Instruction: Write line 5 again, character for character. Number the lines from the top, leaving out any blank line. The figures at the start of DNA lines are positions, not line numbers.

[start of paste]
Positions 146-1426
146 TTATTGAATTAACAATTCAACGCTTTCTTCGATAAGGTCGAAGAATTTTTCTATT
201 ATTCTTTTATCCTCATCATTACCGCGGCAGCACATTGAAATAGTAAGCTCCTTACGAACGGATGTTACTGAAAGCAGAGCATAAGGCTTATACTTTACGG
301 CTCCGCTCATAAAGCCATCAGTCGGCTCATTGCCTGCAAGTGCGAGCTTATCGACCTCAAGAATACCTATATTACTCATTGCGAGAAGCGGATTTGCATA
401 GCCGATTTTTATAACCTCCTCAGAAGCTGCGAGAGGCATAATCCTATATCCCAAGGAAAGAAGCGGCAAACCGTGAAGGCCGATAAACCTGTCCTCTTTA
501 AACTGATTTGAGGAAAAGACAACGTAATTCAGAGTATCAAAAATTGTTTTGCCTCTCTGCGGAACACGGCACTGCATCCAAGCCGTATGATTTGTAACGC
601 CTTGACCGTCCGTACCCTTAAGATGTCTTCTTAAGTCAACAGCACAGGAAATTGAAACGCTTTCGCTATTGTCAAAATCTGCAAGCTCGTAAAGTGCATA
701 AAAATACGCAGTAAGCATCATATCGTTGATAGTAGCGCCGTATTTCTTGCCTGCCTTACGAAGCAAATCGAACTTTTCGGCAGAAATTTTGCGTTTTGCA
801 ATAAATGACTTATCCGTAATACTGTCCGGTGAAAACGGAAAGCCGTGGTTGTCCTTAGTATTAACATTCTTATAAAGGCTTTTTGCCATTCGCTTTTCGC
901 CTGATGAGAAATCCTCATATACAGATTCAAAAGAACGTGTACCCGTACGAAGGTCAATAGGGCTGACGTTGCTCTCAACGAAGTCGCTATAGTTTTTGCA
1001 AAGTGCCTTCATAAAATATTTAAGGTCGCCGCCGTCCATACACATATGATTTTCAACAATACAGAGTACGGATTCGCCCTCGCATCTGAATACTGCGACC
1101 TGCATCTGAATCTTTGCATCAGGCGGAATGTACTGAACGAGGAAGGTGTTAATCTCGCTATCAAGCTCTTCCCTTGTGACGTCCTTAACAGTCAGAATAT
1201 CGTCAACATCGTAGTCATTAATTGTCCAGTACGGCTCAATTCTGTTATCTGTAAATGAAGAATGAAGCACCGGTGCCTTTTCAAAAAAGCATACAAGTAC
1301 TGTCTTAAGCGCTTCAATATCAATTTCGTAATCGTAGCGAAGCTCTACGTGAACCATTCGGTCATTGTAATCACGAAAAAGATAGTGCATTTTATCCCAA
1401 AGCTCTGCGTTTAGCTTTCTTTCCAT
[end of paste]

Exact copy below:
401 GCCGATTTTTATAACCTCCTCAGAAGCTGCGAGAGGCATAATCCTATATCCCAAGGAAAGAAGCGGCAAACCGTGAAGGCCGATAAACCTGTCCTCTTTA